21 Essential Tips for Young Pastors


Young preachers begin the ministry with a lot of fervor and idealism. They go to their first church believing they are going to make a difference, that they are going to be able to do what others before them have not done.

For a time it may seem that they are succeeding in changing the church but then the honeymoon period ends and the preacher realizes that being a pastor is not what they thought it would be. Sometimes this is so devastating to the young preacher that they leave the ministry. The number of one and done pastors is quite high. Being a pastor over a long period of time requires a preacher to lose their idealism and forces them to temper their fervor.


There are several things that every young preacher must understand about every church:

People are people.

There is a power base in every church.
Problems in the church are rarely exposed to prospective pastors.
Moderate, incremental change is difficult.
Dramatic, instant change is almost always impossible (because people are people and the power base will resist any change that robs them of their power).

Here are a few suggestions that I hope will be a help to every young preacher that reads this post:

1. Don’t confuse your self-identity with the church. Far too many pastors allow themselves to be swallowed up by the church, losing their self-identity in the process.

2. Don’t sacrifice your children or spouse for the sake of the church. Trust me, 25 years later, the church will have long since forgotten you and your sacrifice will mean little.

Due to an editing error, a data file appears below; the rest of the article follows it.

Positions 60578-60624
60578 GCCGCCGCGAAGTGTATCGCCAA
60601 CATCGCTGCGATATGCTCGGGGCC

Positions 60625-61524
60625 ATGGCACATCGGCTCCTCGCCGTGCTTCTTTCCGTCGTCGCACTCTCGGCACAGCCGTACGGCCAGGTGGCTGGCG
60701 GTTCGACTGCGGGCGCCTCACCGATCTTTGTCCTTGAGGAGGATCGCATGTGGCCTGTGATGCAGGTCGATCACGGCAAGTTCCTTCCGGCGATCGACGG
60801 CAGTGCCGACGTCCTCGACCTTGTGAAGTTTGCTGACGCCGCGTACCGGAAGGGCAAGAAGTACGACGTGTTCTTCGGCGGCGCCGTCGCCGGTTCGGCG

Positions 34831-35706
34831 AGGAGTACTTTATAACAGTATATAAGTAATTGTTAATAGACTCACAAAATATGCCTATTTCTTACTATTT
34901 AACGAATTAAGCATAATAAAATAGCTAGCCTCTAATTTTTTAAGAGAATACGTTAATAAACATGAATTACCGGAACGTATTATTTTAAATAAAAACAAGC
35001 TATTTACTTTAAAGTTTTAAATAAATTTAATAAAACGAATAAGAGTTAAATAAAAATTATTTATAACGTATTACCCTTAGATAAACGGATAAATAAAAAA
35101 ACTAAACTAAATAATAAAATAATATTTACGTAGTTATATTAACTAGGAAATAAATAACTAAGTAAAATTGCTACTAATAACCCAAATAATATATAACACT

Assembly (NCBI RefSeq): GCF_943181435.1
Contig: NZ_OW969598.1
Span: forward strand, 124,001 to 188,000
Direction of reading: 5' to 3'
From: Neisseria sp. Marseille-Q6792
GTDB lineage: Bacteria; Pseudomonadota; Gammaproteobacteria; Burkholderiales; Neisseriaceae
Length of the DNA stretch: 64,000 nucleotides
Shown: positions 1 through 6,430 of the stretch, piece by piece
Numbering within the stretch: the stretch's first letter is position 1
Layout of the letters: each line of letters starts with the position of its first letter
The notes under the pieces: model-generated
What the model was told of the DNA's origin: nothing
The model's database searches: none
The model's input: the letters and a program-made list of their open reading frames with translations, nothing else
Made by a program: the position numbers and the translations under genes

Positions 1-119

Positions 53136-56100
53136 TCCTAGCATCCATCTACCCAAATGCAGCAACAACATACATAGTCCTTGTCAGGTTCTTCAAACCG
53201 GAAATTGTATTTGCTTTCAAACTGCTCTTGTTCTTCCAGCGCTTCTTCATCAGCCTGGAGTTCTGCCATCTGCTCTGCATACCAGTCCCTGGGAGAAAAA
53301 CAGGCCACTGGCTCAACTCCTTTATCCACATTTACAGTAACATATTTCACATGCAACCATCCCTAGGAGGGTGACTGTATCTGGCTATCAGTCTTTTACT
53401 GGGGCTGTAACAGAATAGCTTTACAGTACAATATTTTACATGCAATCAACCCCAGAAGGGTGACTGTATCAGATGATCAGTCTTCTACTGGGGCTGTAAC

3. Choose which battles are worth fighting. Not every hill is worth dying on and not every challenge to your authority of leadership is worthy of a fight. Remember, the church is not your church. You, along with people who likely have been there for many years, are simply caretakers of the church.

4. Be willing to say, I don’t know. I realize this puts you at great risk of being unemployed (since church members crave certainty) but speaking with certainty when you know there is none is lying and dishonest.

5. Be aware of the traps that can destroy your ministry, especially the big 2 – money and women. Never touch the money and never allow yourself to be put in a position where moral compromise is possible.

6. Insist that the church pay you well. Do not be a full-time worker for part-time pay. It is OK to pastor churches that cannot pay you a living wage, but the church must understand that you have an obligation to your family and you must work a job outside the church to properly provide for them.

7. Make sure there is an annual pay review procedure in place. You should not have to beg for a raise. Make sure you have an employment contract where the job requirements, pay level, benefits, pay review period, and termination procedure are clearly laid out. If a church is unwilling to put all of this in writing, what does that tell you?

8. If at all possible, own your own home. Someday you will not be a pastor. Someday you will be old and retired. Then what? Where will you live? Churches can rent out the parsonage and provide you with a housing allowance. Remember, most of the church members are building equity in their home and you should be able to do the same.

POSTED ON December 4, 2013
  • Pastora

    #5–Please do not say that women are traps that can destroy.